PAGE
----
Cycling, Dining, and Unlimited Adventure in the Heart of Slovenia

Between turquoise lakes, spellbinding biking routes, and dynamic wine regions, Slovenia delivers an unexpectedly enchanting honeymoon.



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IT WAS THE kind of rain that destroys honeymoons. Tipped off by the apocalyptic ink-black clouds gathering above us, my wife and I sought shelter and watched as water rushed through the streets like a river, washing away everything in its path, including our plans. This was to be the triumphant first day of riding bicycles through the hills of northwestern Slovenia, the late summer sun on our necks, the carefree laughter of newlyweds ricocheting between us. Instead, we stood in the tense silence that comes from impossible logistics, wondering how we were going to make it to our dinner reservation at one of the best restaurants in the world, just five miles away.

“Why Slovenia?” was the most common reaction from friends when we told them we’d be spending our honeymoon in this tiny nation of around 2 million people. It is true that with the exception of Lake Bled, with its fairytale church surrounded by turquoise water, it doesn’t fit the postcard vision of a honeymoon. But, having found ourselves drawn to the outdoors over the course of the COVID-19 pandemic, we were looking for something that could tiptoe the line between adventure and luxury; a trip that might include days of challenges and exploration leading directly into evenings of big meals and copious amounts of wine.

Slovenia, it turns out, makes that easy. The country has developed a network of cycling routes called Bike Slovenia Green, all charted out to explore different aspects of the country. It took very little time to settle on riding part of the Slovenia Green Gourmet Route, which winds its way down the western border, occasionally dipping into Italy. The journey would take us through two distinct but practically adjacent wine regions and into the heart of pršut (Slovenian for prosciutto) country. But first, there was the issue of that rapidly approaching, very-hard-to-get dinner reservation.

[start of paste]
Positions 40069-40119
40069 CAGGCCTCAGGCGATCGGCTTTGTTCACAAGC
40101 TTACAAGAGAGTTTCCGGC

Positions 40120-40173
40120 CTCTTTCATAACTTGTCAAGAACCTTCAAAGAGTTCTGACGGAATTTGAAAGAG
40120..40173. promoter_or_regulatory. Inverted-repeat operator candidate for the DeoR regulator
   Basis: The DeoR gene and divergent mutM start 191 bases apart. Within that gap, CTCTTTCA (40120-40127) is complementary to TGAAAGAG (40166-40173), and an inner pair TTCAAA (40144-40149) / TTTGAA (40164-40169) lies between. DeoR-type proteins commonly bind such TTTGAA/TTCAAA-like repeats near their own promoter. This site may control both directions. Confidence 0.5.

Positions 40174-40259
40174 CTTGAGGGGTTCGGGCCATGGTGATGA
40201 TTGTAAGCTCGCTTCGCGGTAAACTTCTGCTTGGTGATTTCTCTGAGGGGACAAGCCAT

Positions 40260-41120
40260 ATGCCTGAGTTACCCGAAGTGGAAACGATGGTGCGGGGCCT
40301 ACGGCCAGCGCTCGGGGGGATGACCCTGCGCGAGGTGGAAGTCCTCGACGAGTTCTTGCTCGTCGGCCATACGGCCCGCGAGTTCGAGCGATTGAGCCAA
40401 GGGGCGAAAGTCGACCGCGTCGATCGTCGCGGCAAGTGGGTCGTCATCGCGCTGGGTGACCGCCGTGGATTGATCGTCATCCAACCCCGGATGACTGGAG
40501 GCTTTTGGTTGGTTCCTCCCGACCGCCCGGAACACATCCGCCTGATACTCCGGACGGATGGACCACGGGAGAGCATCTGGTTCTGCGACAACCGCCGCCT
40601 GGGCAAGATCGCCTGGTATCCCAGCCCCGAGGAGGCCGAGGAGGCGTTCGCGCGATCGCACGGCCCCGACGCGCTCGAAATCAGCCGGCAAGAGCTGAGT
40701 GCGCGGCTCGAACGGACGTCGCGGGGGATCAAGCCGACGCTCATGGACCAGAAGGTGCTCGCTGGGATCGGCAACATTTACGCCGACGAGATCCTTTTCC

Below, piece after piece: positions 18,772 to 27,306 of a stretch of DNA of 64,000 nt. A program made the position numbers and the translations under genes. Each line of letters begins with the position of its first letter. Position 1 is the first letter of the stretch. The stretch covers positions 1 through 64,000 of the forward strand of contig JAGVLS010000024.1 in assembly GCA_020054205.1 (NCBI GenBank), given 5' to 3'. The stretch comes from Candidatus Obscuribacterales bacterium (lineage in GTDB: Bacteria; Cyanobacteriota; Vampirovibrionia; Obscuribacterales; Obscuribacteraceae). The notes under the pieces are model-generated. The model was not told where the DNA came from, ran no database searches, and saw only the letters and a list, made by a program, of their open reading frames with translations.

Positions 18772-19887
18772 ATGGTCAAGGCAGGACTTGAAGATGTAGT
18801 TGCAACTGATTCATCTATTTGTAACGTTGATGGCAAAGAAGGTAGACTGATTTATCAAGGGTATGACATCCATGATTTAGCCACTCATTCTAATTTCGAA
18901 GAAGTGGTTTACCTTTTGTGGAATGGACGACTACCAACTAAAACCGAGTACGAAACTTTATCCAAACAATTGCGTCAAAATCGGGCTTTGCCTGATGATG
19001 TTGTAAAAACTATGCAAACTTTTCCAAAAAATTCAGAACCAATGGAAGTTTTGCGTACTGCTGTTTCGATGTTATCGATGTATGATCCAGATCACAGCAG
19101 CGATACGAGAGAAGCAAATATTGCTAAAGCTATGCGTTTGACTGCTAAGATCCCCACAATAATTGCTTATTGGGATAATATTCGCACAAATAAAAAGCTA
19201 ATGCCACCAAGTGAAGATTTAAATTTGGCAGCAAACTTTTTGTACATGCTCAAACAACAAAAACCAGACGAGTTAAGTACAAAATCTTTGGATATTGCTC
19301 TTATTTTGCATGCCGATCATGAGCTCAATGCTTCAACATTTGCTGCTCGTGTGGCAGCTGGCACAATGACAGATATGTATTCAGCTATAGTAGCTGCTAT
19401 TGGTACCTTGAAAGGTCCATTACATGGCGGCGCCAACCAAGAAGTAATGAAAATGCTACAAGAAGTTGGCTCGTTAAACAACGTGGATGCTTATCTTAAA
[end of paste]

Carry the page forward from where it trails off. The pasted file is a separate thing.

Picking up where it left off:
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Stare at rain long enough and you can convince yourself it’s slowing down. That’s what we did after about an hour, climbing back onto our bikes and making a mad dash through an endless curtain of water. Somehow, we made it to Hiša Franko, the 2-Michelin-star outpost in the Soča Valley, where culinary mastermind Ana Roš assembles awe-inspiring creations from local produce. We were welcomed with Champagne and access to the inn’s dryer. The meal was an exercise in mindfulness, with each course demanding the kind of attention we so often forgo at the dinner table. A potato baked in a cocoon of hay. Lake trout served as cold as the water it came from. A sliver of the perfect carrot, presented and spiced like a kebab. Things were looking up.

The next morning, however, the rain continued. So we called a taxi, threw our bicycles into the trunk, and made our way to our next stop — the quiet mountaintop town of Šmartno, in the wine region of Goriška Brda. By the time we had checked into Hiša Marica, a family-run inn with a restaurant that offers hearty soups, piles of gnocchi, and slabs of juicy steak, the rain had stopped. We spent the afternoon cycling, no real destination in mind, through vineyards that sloped toward Italy.


The following day, we rode south. Our addiction to Slovenia’s macerated orange wines now in full swing, we sought them out wherever we went. In the low-lying vineyards of the Vipava Valley, we left the tiny Vina Krapež with a bottle of their award-winning malvasia, despite not having an inch of space left in either of our bike bags. I wrapped it in a sweatshirt and tied it to the top tube of my bicycle. It made it home, and we’re saving it for our one-year anniversary.

Navigating from the Vipava Valley into the jagged and dry Karst Plateau, we encountered steep climbs and gravel trails. Distances were relatively short — 30 to 40 miles — but we still ended each day a good type of tired, beaten just enough by Slovenia’s hills to feel like we were being challenged, but with enough energy to read a book, watch the sunset, or share yet another bottle of barnyard-forward orange wine.


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Our Contributors

Sebastian Modak Writer

Sebastian Modak is a travel writer, editor, and photographer based in Brooklyn, NY. His work has also appeared in the New York Times, Wall Street Journal, Washington Post, Condé Nast Traveler, and other publications. In 2019, as the New York Times 52 Places Traveler, he traveled to and reported on all the destinations on the Times' "52 Places to Go" list.

Kata Geibl Photographer

Kata Geibl is a photographer living and working between Budapest and The Hague. Her work is mainly focused on global issues, capitalism, the Anthropocene, and the ambiguities of the photographic medium. She has exhibited worldwide in solo and group shows. Her first monograph was published by Void in November 2021.


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